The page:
Reference is now made to FIGS. 8a, 8b and 8c, the flow diagram for the microprogram which is executed on each of the selected processors, i.e., operation 1018, FIG. 7b.
The first operation 2001 after the microprogram of FIG. 8a has been entered involves determining whether a particular processor is busy or vacant. To this end, control member 15 supplies a signal to lead C5, whereby C5 has a binary one signal to enable the contents of busy register 19 to be supplied to decoder 20. If the particular processor is not vacant, a fact recognized by decoder 20, the processor is executing a process which the processor must stop executing and such a processor must be put into the waiting queue of FIG. 5 and undertake the new process which has been allocated to it, as indicated by operation 2002. The first step in a processor terminating the process which it is presently executing involves executing a roll out sequence, operation 2003. The roll out sequence involves emptying all of the registers of the processor and updating process control block PCB, FIG. 2, with the data in the processor registers. To this end, control member 15 supplies control signals to memory control unit 2 and to each of registers 14, 16, 18, 19, 21, 22, 24, 26 and 26 bis sequentially, to load the contents of these registers sequentially into the portion of main memory unit 1 reserved for the process control block of the interrupted processor. Thereby, the contents of these registers are loaded into the register safeguard region of the process control block in main memory unit 1, which block is associated with the interrupted processor. After roll out operation 2003 has been completed, flip-flop 27 of the interrupted processor is activated to the set state by supplying a binary one signal from control member 15 of the interrupted processor to the J input of flip-flop 27 of the interrupted processor. In response to flip-flop 27 of the interrupted processor being acticated to the set state, the remaining processors in the system are prevented from having access to the semaphores of queues waiting on semaphores and to the process control blocks of main memory unit 1, as indicated by operation 2005.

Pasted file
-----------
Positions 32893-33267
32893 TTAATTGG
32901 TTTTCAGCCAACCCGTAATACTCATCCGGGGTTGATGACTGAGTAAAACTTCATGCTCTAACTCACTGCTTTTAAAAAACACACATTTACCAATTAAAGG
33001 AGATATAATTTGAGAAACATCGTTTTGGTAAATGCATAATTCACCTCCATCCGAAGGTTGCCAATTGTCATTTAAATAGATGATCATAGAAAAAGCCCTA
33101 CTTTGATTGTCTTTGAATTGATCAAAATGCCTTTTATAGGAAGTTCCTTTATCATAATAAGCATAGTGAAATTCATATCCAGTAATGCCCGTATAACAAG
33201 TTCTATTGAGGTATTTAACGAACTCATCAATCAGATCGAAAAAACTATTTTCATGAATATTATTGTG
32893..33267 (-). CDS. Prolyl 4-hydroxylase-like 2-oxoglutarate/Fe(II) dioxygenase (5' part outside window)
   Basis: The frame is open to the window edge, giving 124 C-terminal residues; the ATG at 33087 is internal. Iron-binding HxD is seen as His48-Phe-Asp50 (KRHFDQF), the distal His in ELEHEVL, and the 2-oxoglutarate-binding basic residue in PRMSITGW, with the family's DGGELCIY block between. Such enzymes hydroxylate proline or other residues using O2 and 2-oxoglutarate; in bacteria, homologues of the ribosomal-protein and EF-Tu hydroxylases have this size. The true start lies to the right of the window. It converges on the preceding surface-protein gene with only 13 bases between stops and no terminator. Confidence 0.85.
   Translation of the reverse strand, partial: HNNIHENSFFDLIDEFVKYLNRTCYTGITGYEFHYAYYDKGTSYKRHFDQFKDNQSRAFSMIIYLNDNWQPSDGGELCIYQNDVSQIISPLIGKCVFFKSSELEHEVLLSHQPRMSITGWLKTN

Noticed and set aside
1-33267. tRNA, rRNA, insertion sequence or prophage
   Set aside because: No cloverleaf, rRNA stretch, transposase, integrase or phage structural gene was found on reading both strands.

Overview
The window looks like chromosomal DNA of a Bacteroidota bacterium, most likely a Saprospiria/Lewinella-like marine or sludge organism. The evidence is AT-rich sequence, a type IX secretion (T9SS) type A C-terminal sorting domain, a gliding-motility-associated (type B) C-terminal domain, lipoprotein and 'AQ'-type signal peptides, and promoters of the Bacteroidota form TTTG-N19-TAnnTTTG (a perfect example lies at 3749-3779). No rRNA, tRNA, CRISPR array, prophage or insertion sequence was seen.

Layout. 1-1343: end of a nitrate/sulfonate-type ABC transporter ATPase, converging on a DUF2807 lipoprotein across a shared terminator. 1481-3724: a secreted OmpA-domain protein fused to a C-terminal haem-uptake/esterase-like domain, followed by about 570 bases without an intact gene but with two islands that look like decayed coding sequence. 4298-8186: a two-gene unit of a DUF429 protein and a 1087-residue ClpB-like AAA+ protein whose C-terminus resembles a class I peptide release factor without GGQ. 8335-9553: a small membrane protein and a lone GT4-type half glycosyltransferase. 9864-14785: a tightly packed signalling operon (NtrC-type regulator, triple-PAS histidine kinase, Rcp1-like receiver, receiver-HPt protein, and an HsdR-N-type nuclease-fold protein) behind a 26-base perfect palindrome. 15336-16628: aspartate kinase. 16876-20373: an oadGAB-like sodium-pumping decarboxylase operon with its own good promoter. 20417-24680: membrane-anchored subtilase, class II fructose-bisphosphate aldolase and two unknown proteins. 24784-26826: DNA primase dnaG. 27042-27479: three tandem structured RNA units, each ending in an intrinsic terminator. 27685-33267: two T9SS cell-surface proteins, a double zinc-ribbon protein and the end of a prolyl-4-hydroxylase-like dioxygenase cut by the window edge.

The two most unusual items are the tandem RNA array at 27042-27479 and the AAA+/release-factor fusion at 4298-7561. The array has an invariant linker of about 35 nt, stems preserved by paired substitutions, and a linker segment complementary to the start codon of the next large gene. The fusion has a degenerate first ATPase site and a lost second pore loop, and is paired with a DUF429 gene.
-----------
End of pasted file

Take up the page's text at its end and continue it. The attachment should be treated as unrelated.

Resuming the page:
Upon completion of operation 2005, control member 15 of the interrupted processor causes a binary one signal to be supplied to the J input of flip-flop 27 bis, whereby flip-flop 27 bis is activated to the set state. Activation of flip-flop 27 bis to the set state warns a diagnostic system (not shown) of a conventional nature of errors which one of the updating operations for the critical tables in main memory unit 1 have been performed. To this end, control member 15 supplies a binary one signal to the J input of flip-flop 27 bis. The set state of flip-flop 27 bis is coupled via bus T as an enable signal to the diagnostic system which analyzes the tables in main memory unit 1 associated with the process control block associated with the interrupted processor, as indicated in FIG. 2, and the process link stored in the main memory unit associated with the interrupted processor, as illustrated in FIG. 6. The binary one output indicating the set state of flip-flop 27 bis is also coupled to control member 15, to activate the control member to operation 2007.